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United States Court of Appeals, Seventh Circuit.

Priscilla RAINEY, Plaintiff-Appellee, v. Jayceon T. TAYLOR, Defendant-Appellant.

Nos. 16-4153 & 18-2990

Decided: October 17, 2019

Before Wood, Chief Judge, and Flaum and Sykes, Circuit Judges. Paul Cassell, Attorney, UNIVERSITY OF UTAH, Salt Lake City, UT, Steven R. Jaffe, FARMER JAFFEE WEISSING EDWARDS FISTOS & LEHRMAN, Fort Lauderdale, FL, for Plaintiff-Appellee. Andrew Williams, Attorney, WILLIAMS LAW GROUP, Miami, FL, for Defendant-Appellant.

Rapper Jayceon Taylor, better known as “The Game,” starred in a VH1 television show called She's Got Game, an imitation of the long-running reality dating series The Bachelor. While filming in Chicago in 2015, Taylor took contestant Priscilla Rainey on an off-camera date at a suburban sports bar. There Taylor sexually assaulted her by repeatedly lifting her skirt, grabbing her bare buttocks and vagina, and “juggling” her breasts in front of a large crowd of onlookers.

Rainey sued Taylor for sexual battery. Taylor did not take the litigation seriously. He evaded process, trolled Rainey on social media, dodged a settlement conference, and did not bother to show up at trial. His attorney asked for a continuance, but the judge denied that request, dismissing Taylor's proffered excuse as an elaborate ruse. The judge instructed the jurors that they could infer from Taylor's absence that his testimony would have been unfavorable to him. The jury returned a verdict for Rainey, awarding $1.13 million in compensatory damages and $6 million in punitive damages.

Taylor moved for a new trial, challenging the denial of a continuance, the missing-witness instruction, and the general weight of the evidence. Alternatively, he sought a remittitur of damages. The judge denied the motions. Taylor appeals, reprising the arguments in his posttrial motions and adding a claim of evidentiary error.

We affirm. District judges have wide discretion to manage their proceedings and resolve evidentiary issues, and the rulings here lie well within that discretion. Taylor has only himself to blame for the missing-witness instruction, which was plainly justified. The verdict is well supported by the evidence, and we see no reason to disturb the jury's determination of damages. The compensatory award is not excessive under Illinois law, and the punitive award survives constitutional scrutiny.

I. Background

Jayceon Taylor—a/k/a “The Game”—is an internationally known, Grammy-nominated rap artist. For a brief time, he was also a minor reality-show star. Marrying the Game ran on VH1 from 2012–2014 and chronicled the collapse of his engagement to his longtime girlfriend and mother of his children. When that show ended, his celebrity friends helped him create another VH1 reality show called She's Got Game, which featured a competition among women who might be a match for him.

Priscilla Rainey, a realtor and entrepreneur from Florida, was a contestant on She's Got Game. In May 2015, while the show was filming in Chicago, Rainey and Taylor went on an off-camera date in apparent violation of the competition rules. Taylor took Rainey to a suburban sports bar, and at one point during the evening, they were on an elevated stage in full view of club patrons. With a stage light shining on them, Taylor lifted Rainey's skirt and grabbed her bare buttocks and vagina. She tried to break away, but he did it again—this time lifting her rear end up and exposing her intimate parts to the gawking crowd. As Rainey struggled to push him away and lower her skirt, he grabbed her bare buttocks and vagina a third time. He also grabbed and “juggled” her breasts for the entertainment of the onlookers.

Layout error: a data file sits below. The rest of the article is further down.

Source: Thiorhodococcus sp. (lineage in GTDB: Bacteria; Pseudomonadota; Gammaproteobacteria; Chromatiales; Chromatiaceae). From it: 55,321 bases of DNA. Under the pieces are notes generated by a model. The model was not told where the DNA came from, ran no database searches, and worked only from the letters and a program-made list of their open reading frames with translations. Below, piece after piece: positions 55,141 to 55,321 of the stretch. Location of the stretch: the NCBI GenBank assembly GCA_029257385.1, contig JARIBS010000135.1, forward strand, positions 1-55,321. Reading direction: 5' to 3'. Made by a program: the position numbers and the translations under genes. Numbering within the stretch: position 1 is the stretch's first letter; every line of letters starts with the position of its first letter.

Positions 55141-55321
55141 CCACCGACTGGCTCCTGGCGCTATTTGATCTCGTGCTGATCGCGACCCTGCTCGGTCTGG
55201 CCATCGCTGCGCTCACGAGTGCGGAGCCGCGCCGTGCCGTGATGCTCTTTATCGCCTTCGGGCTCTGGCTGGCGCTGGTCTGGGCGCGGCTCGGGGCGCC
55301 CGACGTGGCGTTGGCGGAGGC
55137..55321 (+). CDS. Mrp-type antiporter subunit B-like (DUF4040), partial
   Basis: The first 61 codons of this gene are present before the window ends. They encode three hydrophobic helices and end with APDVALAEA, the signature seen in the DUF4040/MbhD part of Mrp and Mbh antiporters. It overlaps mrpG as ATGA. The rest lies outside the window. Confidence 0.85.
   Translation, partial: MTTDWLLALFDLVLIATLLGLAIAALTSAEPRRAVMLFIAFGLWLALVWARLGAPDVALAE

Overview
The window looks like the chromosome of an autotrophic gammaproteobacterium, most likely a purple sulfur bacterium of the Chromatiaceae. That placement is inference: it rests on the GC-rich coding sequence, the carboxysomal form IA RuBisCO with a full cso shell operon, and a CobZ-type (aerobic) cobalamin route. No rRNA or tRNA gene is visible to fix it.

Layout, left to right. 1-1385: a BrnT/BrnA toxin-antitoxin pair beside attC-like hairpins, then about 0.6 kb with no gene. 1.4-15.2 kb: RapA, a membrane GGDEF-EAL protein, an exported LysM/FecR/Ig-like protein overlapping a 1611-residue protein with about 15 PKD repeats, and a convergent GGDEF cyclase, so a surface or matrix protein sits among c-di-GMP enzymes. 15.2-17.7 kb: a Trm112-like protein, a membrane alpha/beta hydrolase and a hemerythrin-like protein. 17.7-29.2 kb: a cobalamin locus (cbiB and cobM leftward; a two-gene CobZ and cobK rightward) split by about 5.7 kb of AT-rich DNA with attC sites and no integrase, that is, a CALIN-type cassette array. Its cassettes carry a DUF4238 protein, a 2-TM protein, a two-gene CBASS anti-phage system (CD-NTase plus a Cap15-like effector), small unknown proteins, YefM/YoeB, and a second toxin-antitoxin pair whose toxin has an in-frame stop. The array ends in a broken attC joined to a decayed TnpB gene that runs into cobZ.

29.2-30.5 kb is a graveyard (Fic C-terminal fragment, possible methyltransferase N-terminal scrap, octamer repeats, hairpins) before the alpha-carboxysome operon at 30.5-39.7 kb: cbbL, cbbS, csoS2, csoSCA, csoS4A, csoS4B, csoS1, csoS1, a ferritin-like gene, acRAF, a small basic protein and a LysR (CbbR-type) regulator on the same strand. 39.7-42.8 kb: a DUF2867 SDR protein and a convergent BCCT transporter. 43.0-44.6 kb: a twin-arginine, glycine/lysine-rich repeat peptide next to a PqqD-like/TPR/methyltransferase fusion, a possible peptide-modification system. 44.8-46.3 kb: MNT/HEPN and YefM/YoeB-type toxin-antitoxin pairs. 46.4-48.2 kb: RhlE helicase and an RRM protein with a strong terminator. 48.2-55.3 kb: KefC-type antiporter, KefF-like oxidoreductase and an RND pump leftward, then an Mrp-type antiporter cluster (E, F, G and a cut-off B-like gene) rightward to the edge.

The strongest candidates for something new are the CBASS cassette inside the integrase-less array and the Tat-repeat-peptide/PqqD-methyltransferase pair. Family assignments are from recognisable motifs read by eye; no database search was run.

Three days later Rainey confronted Taylor about the assault. The two were on the show's tour bus with other cast members, and a film crew caught the entire exchange on camera. The video begins with another contestant announcing that Rainey had a secret date with Taylor (that's cheating, as we said) and returned to the hotel visibly upset. Rainey responded that she told the crew about it but no one else. Taylor then reminded her that he had instructed her not to mention it to anybody—and “don't mention it means don't mention it.” A heated argument ensued. Rainey repeatedly tried to tell him that she had a “problem” with what had happened and was “bothered” by it. Taylor angrily commanded her to keep quiet: “What you can do is be a woman and shut up, like you can shut up right now.” She did not shut up. Instead, she described the assault in graphic detail. After an expletive-laden exchange, Taylor ordered her to “[g]et off this bus before you get your ass strangled” and threatened to “choke [her] ass up.”

In August 2015, just before the show's debut, Rainey sued Taylor for sexual battery in federal court in Chicago. Taylor repeatedly evaded service and otherwise tried to obstruct and delay the litigation. Five process servers across three states made multiple attempts to serve him with the complaint and summons. One process server alone made 41 unsuccessful attempts to serve Taylor at his California home. The district judge authorized alternative service. In the meantime, the suit was widely reported in the press and generated lots of chatter on social media.